Meteorologists Explain the Difference Between Blizzards and Snowstorms

Can you believe that, according to meteorologists, it doesn't even need to be snowing to be a blizzard?

snow covers street, trees, and single car on open road
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In many parts of the world, snow is a fact of life. For at least three—really five—months of the year, it's a constant presence. But when the weatherman calls for a whiteout, how do you know if it's a blizzard or a snowstorm? Although these terms seem interchangeable, they actually are two different weather conditions. As James Bria, certified consulting meteorologist, senior forensic weather expert, and forecast operations manager at CompuWeather, Inc., explains, the difference between a blizzard and a snowstorm lies in total snowfall, wind strength, and how long the inclement weather lasts.

It turns out a snowstorm doesn't necessarily mean that a true storm is occurring, per se—just the act of snow falling means you're experiencing a snowstorm. "A snowstorm is technically defined as any time that winter weather occurs, but many people will associate the term with it being a big storm," Bria says.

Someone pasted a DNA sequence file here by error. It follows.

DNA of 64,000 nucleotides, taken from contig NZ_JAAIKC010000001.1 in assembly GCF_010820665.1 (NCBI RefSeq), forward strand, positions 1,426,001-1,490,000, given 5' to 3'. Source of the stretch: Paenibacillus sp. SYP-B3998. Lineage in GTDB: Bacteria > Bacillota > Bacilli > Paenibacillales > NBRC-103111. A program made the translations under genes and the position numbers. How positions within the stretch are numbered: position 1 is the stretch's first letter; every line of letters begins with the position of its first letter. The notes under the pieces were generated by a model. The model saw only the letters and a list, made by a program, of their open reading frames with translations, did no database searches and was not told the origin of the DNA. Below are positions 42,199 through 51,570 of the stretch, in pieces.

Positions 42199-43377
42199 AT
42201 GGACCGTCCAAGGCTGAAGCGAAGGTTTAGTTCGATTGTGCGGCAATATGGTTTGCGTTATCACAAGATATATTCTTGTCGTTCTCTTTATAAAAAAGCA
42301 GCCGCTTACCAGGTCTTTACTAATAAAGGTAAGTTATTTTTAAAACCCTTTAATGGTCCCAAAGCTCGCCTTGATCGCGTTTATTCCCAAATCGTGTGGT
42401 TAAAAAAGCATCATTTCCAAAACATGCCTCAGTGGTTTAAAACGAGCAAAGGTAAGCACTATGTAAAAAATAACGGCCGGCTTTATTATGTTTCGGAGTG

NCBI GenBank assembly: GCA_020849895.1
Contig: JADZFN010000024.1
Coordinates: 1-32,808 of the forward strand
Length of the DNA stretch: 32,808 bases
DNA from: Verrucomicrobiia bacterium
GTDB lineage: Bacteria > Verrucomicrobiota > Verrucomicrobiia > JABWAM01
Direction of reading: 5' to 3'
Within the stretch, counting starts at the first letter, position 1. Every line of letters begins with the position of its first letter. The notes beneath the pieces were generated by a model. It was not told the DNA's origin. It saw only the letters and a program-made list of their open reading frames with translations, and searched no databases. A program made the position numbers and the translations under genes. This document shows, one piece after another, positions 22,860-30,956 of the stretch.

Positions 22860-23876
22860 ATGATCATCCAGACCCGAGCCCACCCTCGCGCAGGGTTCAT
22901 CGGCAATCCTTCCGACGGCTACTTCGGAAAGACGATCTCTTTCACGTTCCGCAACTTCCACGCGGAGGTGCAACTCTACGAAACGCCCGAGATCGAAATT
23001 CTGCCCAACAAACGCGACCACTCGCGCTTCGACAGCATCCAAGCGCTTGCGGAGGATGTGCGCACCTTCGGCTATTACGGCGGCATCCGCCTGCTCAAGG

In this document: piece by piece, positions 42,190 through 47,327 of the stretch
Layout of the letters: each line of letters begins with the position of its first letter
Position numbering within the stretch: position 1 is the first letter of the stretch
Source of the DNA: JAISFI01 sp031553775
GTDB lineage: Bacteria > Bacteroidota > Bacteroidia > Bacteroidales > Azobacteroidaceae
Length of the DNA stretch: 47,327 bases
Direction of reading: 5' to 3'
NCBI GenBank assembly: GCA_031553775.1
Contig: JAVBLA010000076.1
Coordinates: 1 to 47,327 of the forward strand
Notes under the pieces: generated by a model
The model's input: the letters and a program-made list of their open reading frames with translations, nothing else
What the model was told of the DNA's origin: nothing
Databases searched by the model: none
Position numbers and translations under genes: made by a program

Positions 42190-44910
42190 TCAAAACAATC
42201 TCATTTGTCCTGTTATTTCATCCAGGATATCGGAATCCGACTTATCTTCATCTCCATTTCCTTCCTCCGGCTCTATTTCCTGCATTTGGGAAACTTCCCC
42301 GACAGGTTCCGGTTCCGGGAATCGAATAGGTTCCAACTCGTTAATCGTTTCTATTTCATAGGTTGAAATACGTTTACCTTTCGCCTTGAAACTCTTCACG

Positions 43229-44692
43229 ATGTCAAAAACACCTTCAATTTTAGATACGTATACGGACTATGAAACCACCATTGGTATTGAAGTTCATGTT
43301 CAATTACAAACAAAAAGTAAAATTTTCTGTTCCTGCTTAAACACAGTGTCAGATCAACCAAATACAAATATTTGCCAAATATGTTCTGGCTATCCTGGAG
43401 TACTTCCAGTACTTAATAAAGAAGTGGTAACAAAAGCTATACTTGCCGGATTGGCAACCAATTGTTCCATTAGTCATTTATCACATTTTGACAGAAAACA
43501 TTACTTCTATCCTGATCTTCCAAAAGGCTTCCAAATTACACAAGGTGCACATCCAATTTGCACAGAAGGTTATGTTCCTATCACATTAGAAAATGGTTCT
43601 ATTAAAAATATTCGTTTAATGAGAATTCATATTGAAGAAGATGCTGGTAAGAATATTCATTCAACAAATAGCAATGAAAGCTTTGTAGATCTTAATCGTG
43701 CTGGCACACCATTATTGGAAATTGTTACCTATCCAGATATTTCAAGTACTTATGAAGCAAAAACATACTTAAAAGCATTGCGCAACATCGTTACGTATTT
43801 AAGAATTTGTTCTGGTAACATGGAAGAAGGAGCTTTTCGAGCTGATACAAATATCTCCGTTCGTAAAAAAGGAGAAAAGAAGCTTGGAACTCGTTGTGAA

As for blizzards, our definition is also often wrong. "It is possible to have blizzard conditions even when there isn't snow falling," Bria says. He explains that in order for a blizzard to occur, a weather reporting station has to experience three consecutive hours of both sustained winds or frequent gusts 35 miles per hour or higher, as well as considerable falling or blowing snow that reduces visibility to less than one-fourth of a mile. According to Bria, a snow-less blizzard "tends to happen more often in wide-open, flat landscapes with little vegetation, like the Great Plains."

And even when blizzard conditions are met and it is snowing, it can be hard to see those flakes falling. "With winds as strong as 35 mph, it is almost impossible to determine if snow is actually falling, or just being blown around by the wind," says Jim Block, chief meteorological officer at DTN. "In a blizzard, you can't tell, and it doesn't matter."

So, the next time the winter weather rears its ugly head, you'll know what type of conditions you're really seeing!

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